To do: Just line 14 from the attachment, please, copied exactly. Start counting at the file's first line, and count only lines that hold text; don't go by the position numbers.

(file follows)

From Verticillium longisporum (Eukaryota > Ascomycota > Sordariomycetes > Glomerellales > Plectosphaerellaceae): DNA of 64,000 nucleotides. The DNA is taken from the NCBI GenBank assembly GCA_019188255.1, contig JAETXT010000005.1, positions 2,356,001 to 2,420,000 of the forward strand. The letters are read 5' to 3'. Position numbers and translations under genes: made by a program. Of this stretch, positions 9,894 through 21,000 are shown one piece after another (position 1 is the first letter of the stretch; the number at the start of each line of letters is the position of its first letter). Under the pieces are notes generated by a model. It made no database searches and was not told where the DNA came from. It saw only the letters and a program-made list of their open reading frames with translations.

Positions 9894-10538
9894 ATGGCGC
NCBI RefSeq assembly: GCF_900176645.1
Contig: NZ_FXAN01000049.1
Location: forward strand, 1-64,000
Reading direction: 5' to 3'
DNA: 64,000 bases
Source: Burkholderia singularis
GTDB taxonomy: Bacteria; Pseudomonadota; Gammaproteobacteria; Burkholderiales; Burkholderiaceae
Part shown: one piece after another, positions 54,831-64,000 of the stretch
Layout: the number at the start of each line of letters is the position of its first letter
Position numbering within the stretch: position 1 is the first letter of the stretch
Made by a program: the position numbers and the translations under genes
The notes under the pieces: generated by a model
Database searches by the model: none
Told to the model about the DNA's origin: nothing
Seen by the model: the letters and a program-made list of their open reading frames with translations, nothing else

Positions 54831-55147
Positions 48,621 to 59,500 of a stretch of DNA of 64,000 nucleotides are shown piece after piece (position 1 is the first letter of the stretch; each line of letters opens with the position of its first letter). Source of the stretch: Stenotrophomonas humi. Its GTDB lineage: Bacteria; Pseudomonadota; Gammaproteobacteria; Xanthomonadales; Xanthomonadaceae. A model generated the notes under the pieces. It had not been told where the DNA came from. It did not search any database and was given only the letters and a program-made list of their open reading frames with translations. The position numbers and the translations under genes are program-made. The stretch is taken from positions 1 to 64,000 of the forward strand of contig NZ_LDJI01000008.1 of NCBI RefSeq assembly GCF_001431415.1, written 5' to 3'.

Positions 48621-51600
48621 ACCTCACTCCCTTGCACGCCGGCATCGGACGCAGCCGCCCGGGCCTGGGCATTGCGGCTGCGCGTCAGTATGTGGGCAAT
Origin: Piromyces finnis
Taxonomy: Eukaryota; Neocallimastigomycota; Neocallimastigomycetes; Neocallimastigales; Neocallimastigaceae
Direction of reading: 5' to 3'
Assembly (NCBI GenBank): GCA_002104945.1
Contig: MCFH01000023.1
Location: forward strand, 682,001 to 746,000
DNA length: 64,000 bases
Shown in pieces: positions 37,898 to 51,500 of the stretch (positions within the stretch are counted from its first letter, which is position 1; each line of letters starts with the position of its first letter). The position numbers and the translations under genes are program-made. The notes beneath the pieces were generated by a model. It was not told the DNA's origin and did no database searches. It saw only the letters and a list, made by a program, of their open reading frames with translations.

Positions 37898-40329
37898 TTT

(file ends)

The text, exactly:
Made by a program: the position numbers and the translations under genes